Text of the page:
Greetings again from the darkness. Fantasy adventure films based on popular novels have certainly posted a track record of box office success … sometimes in record-setting style. However, not every entry into this genre need be a Goliath like the “Harry Potter” or “The Lord of the Rings” franchises. There is always room for simpler and still-creative movie-making like The NeverEnding Story or Hansel & Gretel: Witch Hunters. Based on Joseph Delancey’s “The Wardstone Chronicles” (17 novels), this latest from Russian director Sergey Bodrov strives to be something special. Though it falls short of such a lofty goal, it still provides an entertaining onslaught to the senses.
A release date delayed by two years is rarely a good sign for a movie, though the official word blames it on legal issues between studio and distributor. No matter to us viewers, as what we care about is seeing something new and exciting. The steady stream of 3D special effects have their moments, but it’s impossible not to notice the out-of-focus issues that abound in post-production 3D. Still the swooping camera work through the mountains, Grand Canyon, bodies of water, and very cool looking temples and walled cities, provide the “epic” look a film like this must offer. An extremely heavy dose of CGI must have kept quite a few programmers employed, and the effects bounce between quite impressive and totally flat. Personally, I never get tired of seeing angry dragons … even if it happens 3 or 4 times in the same movie.
Let’s talk about Jeff Bridges as Master Gregory, the town spook (creature hunter). Evidently Mr Bridges only accepts roles these days that don’t require a haircut … or even a shower. But what’s with that voice? The first time Master Gregory opens his mouth, I immediately thought it sounded like his Rooster Cogburn in True Grit taking a big swig of bourbon and, before swallowing, delivering his lines of dialogue. This voice is a creative choice that crashes and burns. Dialogue is of little use if the audience can’t understand. As challenging as it was for me, it’s expected that most of the target market will be totally lost in Gregory’s exchanges with his apprentice or his sidekick or any of the wicked witches.
The obvious attempt to set up a franchise, or at least a sequel, suffers from another fatal error. Asking Ben Barnes (playing apprentice Tom Ward) to carry the torch is just not reasonable. His wooden approach in The Chronicles of Narnia reminded of Orlando Bloom (that’s not a compliment), and this outing just reinforces that original impression. The hulking sidekick Tusk is played by John DeSantis, and rather than stress his loyalty, we get a few lame jokes at his expense. Julianne Moore takes on the role of the powerful witch Mother Malkin, and though she gives it a shot, the role is simply underwritten and fizzles rather than sizzles. Other support work comes from Alicia Vikander (A Royal Affair) as a young witch smitten with the apprentice, Olivia Williams as the mother-with-a-secret to the apprentice, while Jason Scott Lee and Djimon Hounsou each play talented, other worldly creatures.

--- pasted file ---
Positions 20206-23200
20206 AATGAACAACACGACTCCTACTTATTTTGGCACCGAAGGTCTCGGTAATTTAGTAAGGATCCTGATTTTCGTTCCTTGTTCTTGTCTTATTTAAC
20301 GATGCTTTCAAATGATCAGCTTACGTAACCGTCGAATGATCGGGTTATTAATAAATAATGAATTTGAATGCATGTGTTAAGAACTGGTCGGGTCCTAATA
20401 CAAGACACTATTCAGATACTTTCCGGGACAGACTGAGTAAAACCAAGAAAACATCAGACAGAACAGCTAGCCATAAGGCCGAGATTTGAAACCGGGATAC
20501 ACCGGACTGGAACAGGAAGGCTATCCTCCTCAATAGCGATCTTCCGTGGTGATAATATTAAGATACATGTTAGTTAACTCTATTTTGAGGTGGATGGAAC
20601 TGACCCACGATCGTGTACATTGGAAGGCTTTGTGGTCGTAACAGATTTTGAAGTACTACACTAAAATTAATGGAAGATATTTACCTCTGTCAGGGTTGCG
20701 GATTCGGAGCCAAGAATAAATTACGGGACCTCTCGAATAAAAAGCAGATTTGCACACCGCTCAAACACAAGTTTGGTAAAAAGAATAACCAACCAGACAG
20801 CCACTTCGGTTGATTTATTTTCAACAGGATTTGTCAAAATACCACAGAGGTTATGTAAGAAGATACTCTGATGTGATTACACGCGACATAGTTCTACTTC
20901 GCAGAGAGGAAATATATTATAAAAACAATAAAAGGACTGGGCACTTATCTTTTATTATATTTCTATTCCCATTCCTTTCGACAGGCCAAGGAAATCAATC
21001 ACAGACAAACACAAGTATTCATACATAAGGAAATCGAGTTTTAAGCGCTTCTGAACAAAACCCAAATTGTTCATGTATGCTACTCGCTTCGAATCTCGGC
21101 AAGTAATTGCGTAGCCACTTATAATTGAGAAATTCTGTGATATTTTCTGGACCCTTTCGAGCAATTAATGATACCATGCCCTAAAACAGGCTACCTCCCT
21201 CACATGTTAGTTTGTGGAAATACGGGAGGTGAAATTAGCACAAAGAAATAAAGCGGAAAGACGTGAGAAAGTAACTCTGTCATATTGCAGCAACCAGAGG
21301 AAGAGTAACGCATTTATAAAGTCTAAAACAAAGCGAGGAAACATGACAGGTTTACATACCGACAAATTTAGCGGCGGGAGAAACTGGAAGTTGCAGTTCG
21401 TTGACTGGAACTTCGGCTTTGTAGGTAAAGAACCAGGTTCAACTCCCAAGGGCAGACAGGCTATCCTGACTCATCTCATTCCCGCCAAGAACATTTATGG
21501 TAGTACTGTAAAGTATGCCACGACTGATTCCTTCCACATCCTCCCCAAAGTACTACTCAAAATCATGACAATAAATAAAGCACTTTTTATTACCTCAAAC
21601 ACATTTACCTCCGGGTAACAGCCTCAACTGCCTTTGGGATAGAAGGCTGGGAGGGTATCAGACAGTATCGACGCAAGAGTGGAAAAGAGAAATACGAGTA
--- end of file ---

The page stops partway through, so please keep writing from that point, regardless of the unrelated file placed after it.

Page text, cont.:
It’s a bit surprising that the story isn’t more complex and the characters better developed given the screen writing team of Charles Leavitt (Blood Diamond) and Steven Knight (Dirty Pretty Things, Locke, “Peaky Blinders“). We just never get a chance to understand the legacy of Master Gregory and his spurned girlfriend-witch Mother Malkin. We also are expected to take a huge leap of faith when the apprentice can’t accurately throw a knife in one scene, and shortly he is battling assassins, witches and other creatures. Perhaps the only explanation needed is that he is a “son of a witch”.
Fans of The Big Lebowski will get a kick out of seeing Jeff Bridges and Julianne Moore reunited on screen, even if we wish their battles were fiercer. And while it’s nice to learn that four arms can really improve one’s swordplay, it’s a bit disappointing to miss out on the true power of a Blood Moon. Enjoy the visuals, duck from the dragons, and strain to understand the words coming out of the mouth of Master Gregory … there is some entertainment value here.